Johnson blocks Commons vote on overseas aid cuts

Downing Street has signalled that Boris Johnson has no intention of giving MPs a vote on its decision to cut Britain’s overseas aid budget despite growing anger among some Tory MPs.

The Prime Minister’s official spokesman said ministers were acting within the law in suspending the commitment to spend 0.7% of national income on aid – even though it is enshrined in legislation.

The move puts the Government on a collision course with the Commons Speaker Sir Lindsay Hoyle as well as many of its own backbenchers, who are seeking to reverse the cuts.

Sir Lindsay Hoyle
Sir Lindsay Hoyle has said MPs should be given an ‘effective’ say on aid cuts (House of Commons/PA)

On Monday, Sir Lindsay ruled an attempt by rebel Tories to amend an unrelated Bill going through Parliament to force the Government to backtrack was out of order.

However, he made clear he believed MPs should be given the opportunity to take an “effective decision” on the cuts.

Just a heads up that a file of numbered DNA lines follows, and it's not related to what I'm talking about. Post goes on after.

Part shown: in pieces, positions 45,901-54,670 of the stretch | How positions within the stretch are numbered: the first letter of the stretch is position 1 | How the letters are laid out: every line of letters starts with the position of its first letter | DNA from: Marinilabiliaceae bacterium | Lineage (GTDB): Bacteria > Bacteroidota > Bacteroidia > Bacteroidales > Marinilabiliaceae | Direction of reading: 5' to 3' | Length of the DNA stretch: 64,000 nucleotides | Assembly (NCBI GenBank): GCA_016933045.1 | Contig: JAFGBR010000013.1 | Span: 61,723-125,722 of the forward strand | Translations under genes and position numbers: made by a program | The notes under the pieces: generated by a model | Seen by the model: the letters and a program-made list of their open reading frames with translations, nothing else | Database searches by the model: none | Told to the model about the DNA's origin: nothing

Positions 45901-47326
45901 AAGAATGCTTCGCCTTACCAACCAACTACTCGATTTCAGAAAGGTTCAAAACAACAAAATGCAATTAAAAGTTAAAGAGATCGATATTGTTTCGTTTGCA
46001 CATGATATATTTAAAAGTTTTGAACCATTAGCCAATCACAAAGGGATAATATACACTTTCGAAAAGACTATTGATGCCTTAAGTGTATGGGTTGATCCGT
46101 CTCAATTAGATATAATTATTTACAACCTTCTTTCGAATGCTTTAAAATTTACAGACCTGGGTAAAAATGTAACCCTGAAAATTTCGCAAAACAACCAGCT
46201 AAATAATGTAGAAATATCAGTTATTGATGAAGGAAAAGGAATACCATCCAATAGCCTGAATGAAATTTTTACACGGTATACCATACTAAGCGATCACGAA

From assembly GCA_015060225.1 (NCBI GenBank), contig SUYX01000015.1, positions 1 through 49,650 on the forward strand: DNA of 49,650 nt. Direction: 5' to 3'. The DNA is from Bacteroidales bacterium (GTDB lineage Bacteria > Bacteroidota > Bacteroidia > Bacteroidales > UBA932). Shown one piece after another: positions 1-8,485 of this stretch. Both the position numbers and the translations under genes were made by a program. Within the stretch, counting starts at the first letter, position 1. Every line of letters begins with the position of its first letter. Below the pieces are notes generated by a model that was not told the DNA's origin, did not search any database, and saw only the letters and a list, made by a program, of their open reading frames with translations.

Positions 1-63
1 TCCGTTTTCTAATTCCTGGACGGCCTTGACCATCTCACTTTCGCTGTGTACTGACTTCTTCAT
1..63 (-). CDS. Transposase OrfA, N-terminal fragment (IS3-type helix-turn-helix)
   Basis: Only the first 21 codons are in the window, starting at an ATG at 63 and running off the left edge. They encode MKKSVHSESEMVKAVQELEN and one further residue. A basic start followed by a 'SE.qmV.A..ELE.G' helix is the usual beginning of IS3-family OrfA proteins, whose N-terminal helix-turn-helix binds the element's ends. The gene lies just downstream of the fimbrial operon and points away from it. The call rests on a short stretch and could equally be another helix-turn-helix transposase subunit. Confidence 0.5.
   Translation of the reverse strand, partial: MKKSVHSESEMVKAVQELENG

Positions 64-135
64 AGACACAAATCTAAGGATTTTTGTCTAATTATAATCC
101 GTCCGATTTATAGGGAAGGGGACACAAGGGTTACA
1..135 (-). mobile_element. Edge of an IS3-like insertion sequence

He suggested that if ministers were not prepared to allow a vote, the Commons would “look to find other ways in which we can move forward”.

However, the Prime Minister’s spokesman insisted the Government was acting in line with the International Development Act 2015, which allows for the suspension of the 0.7% target in exceptional circumstances such as the pandemic.

Theresa May
Theresa May is among the Tory rebels (House of Commons/PA)

“We are acting in accordance with the Act as set out. It explicitly envisages the circumstances which we now face, which is this global pandemic,” the spokesman said.

“There are certainly no plans to bring forward a vote.”

The warning is likely to intensify anger towards the Government among Conservative rebels – including former prime minister Theresa May – who have warned its actions may be unlawful and will lead to hundreds of thousands of deaths.

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The rebel leader, former international development secretary Andrew Mitchell, said if there had been a vote on Monday the Government would have lost by up to 20, despite a working majority in the Commons of more than 80.

MPs will vent their concerns in an emergency three-hour debate – although any vote would be purely symbolic as it would not be binding on the Government.

Nevertheless, the row is potentially embarrassing for Mr Johnson has he prepares to host world leaders at the G7 summit in Cornwall later this week.